Is all this isolation turning me into — *gasp* — an extrovert?!
The following is an account of one introvert’s over-dramatic, unexpected response to nearly the entire world practicing social distancing.
Everything Is Canceled
Not too long ago, as early cancellations of 2020 social events from pro-basketball to brunch with my besties became official, I, like many others, had my own share of disappointments. But then, a confidence-boosting epiphany:
Introverts everywhere just got a CDC-recommended “Get-Out-of-Awkward-Socializing Free” card.
As much as I adore hanging out with my family and friends, as an introvert, social distancing will be no sweat. I can spend the entire quarantine joyfully curled up on my favorite couch with a rotating line-up of Netflix, naps, and snacks.
Can phone calls be canceled, too? Because those are the absolute worst.
The New Normal
Days pass, and my friends and family are getting used to living their best introvert-esque lives: They’re doing everything from home, questioning the lifestyle choices of others still heading to bars and nightclubs for fun. Basically, they’ve become me.
Honestly, it’s starting to weird me out.
Somebody Invite Me Somewhere
As I write this, it’s about a week into my self-isolation. It’s odd to make it this far without having a mental tug-of-war between these options: a) committing to plans for the weekend, or b) politely declining — and no need to mention c) flaking at the last minute.
I’m checking my phone constantly. I have the unsettling realization that I am waiting in vain for a once-dreaded text: “We’re all going bar hopping! Wanna come?”
I’m concerned and confused; as an introvert, why am I suddenly longing for social invitations?
What Will Happen to My Friendships?
Maybe I just miss hearing from my extroverted friends, I theorize.
Maintaining an introvert-extrovert friendship can be difficult: They typically don’t enjoy receiving screen-length long-form text messages (my preferred method of communication), and I already mentioned that I abhor phone calls (usually their preference).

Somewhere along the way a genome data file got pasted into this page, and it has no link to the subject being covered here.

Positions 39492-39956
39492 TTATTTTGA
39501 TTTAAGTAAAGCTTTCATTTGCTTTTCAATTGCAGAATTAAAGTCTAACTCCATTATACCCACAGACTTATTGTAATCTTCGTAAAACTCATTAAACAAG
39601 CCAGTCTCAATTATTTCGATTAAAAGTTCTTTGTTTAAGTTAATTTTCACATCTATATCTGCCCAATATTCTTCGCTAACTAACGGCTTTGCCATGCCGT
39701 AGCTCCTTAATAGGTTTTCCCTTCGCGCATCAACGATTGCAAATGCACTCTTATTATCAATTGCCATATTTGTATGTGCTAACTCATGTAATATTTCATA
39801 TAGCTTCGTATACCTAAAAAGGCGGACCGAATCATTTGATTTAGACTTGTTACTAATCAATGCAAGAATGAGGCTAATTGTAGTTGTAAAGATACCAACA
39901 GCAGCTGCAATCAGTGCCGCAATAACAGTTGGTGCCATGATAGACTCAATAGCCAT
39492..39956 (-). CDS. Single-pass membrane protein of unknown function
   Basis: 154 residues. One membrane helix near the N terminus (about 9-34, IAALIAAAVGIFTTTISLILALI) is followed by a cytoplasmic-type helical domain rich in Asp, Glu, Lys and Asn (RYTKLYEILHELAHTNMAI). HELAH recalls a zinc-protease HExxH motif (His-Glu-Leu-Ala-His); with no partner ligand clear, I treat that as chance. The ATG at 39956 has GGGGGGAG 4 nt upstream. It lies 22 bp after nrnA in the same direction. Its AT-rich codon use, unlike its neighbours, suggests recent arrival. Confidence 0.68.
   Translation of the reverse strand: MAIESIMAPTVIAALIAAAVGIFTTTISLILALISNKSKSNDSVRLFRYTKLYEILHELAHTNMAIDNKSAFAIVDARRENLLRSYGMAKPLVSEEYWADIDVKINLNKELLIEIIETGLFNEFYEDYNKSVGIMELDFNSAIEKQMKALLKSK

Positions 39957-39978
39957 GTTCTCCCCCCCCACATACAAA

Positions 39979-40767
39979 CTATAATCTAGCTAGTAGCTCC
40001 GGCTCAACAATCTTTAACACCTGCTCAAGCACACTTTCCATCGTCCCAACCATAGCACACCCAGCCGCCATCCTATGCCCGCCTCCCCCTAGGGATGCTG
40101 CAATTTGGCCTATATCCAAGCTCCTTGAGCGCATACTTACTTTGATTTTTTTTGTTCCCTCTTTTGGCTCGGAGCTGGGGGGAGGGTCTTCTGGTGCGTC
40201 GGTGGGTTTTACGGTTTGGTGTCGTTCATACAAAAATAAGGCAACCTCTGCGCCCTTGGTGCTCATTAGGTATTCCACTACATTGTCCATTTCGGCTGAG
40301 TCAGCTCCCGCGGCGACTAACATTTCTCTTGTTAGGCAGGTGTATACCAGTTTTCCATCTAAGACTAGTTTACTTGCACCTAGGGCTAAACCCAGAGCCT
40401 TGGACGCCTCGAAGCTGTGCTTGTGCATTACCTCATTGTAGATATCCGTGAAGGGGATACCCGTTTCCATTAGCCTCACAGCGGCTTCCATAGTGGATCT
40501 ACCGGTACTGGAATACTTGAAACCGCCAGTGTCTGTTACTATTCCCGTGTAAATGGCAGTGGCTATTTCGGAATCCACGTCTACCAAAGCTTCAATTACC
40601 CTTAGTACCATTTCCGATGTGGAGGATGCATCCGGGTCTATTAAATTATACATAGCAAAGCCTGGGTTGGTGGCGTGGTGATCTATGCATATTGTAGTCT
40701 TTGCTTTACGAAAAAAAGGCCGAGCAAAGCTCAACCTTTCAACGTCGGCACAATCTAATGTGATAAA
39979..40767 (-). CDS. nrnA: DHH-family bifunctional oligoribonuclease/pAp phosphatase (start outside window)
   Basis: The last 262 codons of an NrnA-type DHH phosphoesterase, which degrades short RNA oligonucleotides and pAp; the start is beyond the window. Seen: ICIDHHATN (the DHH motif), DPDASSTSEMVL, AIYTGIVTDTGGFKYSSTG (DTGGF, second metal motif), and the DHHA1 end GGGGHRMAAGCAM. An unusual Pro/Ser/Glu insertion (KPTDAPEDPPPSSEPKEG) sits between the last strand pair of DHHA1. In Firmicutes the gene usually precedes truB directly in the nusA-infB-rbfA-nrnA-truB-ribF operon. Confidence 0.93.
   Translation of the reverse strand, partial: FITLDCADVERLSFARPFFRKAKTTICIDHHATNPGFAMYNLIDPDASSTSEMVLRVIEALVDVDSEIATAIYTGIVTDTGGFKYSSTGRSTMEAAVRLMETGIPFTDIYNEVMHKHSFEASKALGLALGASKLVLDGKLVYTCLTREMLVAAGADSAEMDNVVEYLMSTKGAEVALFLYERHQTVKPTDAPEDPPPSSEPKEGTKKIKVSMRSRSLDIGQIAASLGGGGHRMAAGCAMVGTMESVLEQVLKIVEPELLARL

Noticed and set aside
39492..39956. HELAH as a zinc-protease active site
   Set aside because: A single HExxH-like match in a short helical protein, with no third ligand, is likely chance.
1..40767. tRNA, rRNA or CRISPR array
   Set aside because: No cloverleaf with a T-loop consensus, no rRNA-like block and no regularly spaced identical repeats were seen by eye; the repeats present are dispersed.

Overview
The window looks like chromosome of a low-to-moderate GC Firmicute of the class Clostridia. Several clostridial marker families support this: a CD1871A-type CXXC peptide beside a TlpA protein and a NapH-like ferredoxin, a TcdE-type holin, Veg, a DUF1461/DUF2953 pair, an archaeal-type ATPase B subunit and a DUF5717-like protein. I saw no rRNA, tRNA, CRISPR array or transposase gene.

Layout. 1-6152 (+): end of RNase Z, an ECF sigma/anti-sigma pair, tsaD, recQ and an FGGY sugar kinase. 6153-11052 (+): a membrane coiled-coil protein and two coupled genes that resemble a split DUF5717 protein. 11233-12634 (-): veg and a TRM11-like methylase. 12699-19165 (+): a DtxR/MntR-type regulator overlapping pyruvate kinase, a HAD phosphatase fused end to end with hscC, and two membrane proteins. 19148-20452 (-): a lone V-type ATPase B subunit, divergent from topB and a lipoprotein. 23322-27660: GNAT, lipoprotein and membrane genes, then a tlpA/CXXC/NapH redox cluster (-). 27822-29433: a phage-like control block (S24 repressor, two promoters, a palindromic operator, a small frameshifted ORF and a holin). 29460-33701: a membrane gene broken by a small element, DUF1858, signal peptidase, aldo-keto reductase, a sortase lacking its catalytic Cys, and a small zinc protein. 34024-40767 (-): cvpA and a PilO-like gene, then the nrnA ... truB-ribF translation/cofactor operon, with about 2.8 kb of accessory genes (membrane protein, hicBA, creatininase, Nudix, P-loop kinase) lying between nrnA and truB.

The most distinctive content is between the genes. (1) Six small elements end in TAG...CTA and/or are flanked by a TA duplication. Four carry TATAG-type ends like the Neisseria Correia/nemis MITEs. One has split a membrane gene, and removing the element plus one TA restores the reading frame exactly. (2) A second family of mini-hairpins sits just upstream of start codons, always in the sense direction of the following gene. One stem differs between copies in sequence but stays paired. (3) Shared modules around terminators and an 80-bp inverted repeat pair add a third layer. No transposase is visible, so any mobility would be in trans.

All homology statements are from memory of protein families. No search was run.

Thus, the following mutually understood song-and-dance was born: They’d invite me to hang out with a group of their friends, though they knew I’d probably decline. It was their way of letting me know they wanted me around.
But now that there is nothing to fake-invite me to, how will we continue to indirectly hint at our fondness for each other?
My phone buzzes. My friend, “Extrovert Q,” has sent me a meme. Okay, problem solved.
A Reason to Check in With Myself Mentally
Another day passes. Several meme exchanges with Extroverts “Q,” “R,” and “S” later, and I’m feeling askew. Okay, problem not solved.
“I wish I could go out tonight,” Extrovert R texts. I see my thumbs type, “Me too!”
Wait, why did I text that? Did my thumbs suddenly develop their own little extroverted brains? I’m alarmed.
Calm down, I tell myself, it’s not like I never go out. It’s just that for introverts, a typical night out is often incredibly exhausting, especially if it includes lots of strained small talk and a crowded venue. I tend to only go out after I’ve made sure I’m feeling confident and have enough joie de vivre to make it through a worst-case scenario, energy-suck of a night.
Now I realize that I haven’t been pushed past my comfort zone at all this week, and as a result, haven’t checked in with myself emotionally. Am I just feeling adrift from a lack of grounding myself? Or am I missing being put in potentially awkward situations because it’s actually really great for my mental and emotional health?
I’m distracted from my thoughts by a text from Extrovert R about her friend’s bar: “I hope his business survives the lockdown.”
“We should totally plan a big thing there once this is all over,” my extroverted thumbs text back.
Did I just unwittingly INITIATE ambiguous, hypothetical plans? I never. What’s next? Initiating ACTUAL plans?
From Wanting to Withdraw Socially to Having Social Withdrawal
I’m now scouring my social media feed, wondering if any of my friends or family are feeling reckless enough to go party in our current circumstances. To my complete and utter dismay, they all seem to be responsible, compassionate citizens who are doing their part to #flattenthecurve.